A Treasure Within a Treasure
~Museum celebrates Baltimore's rich legal history
(and two decades of its own)~
Left to right: Joseph K. Pokempner, Baltimore
and Law Museum Foundation; Michael J. Baxter, President,
Baltimore Courthouse & Law Museum Foundation;
Philip Sherman, Museum Co-Founder;
Michael I Gordon, Bar Association of Baltimore City
It has been called “a treasure within a treasure” and “one of the most
beautiful courtrooms in Maryland”. And on October 22, the Museum of
Baltimore Legal History, housed in Room 243 of the century-old Clarence M.
Mitchell, Jr., Courthouse in downtown Baltimore, celebrated its 20th
anniversary with an open house.
Founded on October 24, 1984 by Chief Judge James F. Schneider, U.S.
Bankruptcy Court for Maryland, and Philip Sherman, Chair of the MSBA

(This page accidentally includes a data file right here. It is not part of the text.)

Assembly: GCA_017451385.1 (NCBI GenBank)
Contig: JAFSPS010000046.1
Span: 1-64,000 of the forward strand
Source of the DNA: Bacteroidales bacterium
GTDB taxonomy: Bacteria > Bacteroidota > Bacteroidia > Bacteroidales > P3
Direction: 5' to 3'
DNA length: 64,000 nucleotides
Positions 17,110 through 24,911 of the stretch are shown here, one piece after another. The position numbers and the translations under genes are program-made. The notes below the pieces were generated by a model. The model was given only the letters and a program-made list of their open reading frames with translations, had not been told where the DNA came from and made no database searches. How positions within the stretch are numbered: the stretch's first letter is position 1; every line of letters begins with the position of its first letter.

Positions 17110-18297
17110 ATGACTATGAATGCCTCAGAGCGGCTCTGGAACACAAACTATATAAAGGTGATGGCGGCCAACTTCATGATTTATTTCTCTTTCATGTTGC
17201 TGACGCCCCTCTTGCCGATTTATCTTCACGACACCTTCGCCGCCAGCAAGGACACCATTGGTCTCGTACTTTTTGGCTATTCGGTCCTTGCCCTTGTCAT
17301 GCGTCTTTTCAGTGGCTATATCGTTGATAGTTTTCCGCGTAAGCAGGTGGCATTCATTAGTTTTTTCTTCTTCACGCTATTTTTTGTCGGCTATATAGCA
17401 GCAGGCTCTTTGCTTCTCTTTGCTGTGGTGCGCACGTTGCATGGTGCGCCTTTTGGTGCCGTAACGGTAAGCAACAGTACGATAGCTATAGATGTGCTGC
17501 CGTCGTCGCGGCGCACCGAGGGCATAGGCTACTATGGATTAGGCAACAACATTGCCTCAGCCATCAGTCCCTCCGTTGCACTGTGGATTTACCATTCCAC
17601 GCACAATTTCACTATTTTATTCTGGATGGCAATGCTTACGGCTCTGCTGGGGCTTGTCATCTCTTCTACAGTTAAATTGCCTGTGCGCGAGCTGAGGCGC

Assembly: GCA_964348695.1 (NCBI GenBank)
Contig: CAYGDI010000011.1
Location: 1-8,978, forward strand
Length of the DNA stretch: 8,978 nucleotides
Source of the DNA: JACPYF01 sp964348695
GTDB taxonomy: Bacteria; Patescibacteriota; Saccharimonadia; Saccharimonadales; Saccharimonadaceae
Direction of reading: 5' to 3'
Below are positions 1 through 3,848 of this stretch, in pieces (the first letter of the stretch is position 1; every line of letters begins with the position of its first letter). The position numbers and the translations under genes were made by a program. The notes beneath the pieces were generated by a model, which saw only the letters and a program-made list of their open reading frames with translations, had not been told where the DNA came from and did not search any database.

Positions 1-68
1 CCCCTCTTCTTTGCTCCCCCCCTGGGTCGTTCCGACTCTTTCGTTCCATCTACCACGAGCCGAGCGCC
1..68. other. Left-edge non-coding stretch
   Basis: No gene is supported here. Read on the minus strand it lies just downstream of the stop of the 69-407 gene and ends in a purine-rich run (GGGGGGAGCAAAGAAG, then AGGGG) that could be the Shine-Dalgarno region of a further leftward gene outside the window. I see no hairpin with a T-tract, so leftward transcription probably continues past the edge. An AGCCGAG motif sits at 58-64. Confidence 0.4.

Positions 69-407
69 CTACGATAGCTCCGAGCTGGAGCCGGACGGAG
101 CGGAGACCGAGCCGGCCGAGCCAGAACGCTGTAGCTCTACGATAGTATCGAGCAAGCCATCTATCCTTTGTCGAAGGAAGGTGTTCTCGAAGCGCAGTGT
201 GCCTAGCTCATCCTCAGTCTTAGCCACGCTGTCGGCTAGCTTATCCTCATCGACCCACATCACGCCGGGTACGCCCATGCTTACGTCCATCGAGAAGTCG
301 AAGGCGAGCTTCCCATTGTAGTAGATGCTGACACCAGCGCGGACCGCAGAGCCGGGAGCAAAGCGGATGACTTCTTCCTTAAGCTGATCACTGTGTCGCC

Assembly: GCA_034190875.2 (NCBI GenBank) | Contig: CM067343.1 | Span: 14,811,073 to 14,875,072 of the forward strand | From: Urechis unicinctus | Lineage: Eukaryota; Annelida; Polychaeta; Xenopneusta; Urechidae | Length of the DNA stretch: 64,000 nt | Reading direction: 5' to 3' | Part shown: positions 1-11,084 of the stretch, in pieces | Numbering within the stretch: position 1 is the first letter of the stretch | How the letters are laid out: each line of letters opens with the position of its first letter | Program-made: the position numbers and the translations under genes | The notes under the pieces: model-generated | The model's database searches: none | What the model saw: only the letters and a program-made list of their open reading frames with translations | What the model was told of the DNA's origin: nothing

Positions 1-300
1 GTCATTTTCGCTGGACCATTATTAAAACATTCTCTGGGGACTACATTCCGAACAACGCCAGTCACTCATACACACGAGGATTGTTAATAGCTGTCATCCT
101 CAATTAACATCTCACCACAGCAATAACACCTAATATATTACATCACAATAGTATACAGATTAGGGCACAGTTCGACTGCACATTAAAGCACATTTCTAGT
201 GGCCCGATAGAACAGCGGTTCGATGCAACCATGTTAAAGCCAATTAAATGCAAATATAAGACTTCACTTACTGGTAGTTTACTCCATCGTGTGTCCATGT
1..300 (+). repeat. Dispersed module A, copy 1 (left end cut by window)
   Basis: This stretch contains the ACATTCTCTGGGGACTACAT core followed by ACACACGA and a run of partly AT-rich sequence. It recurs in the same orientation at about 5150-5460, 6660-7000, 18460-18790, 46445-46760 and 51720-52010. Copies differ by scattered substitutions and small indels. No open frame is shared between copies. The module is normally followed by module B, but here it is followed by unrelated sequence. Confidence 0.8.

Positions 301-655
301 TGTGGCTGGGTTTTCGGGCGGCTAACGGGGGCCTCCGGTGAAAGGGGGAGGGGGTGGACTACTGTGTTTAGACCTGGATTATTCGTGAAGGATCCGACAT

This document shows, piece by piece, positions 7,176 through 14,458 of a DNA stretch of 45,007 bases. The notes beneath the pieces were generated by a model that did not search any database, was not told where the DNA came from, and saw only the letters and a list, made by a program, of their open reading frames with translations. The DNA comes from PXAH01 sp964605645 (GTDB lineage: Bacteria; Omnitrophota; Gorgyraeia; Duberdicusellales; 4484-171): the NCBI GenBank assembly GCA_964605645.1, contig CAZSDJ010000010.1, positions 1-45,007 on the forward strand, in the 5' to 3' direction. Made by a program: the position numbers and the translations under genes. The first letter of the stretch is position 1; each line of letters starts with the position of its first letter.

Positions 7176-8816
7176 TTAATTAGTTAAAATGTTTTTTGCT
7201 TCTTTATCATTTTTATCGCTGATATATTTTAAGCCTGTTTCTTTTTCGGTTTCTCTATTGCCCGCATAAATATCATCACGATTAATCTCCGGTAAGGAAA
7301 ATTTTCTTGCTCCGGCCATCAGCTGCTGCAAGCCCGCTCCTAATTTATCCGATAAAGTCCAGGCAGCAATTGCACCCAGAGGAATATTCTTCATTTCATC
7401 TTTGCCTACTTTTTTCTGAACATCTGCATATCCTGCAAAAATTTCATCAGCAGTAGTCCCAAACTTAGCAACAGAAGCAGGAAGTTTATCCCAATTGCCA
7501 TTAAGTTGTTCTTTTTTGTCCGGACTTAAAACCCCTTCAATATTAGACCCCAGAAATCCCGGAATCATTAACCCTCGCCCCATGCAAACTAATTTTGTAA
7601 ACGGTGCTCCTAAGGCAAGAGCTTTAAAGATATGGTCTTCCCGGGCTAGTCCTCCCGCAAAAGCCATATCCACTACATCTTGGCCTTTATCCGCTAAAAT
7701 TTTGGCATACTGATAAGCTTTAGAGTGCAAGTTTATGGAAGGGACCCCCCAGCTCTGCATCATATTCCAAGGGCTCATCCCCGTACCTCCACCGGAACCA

Senior Lawyers Section, the museum is filled with historical artifacts of
Baltimore’s Bench and Bar. Managed by the nonprofit Baltimore Courthouse
and Law Museum Foundation, Inc., the museum features a self-guided
walk-through tour. Museum highlights include a copper jury wheel, used for
the selection of jurors in Baltimore City through the 1960s, as well as
displays outlining the history of Baltimore City courthouses, judges of
the Supreme Bench and pioneering women and minorities of the Baltimore
Bench and Bar. Other points of interest include The British Surrender at
Yorktown, a mural commissioned in 1907 to world-renowned French muralist
Jean-Paul Laurens, and an Ephraim Willard Tall Case Clock, a Baltimore
Orphans Court fixture since at least 1810.
The courtroom itself, richly decorated in West Indian mahogany wainscoting
and parquet flooring, formerly served as the Orphans Court of Baltimore
City from 1900 to 1977.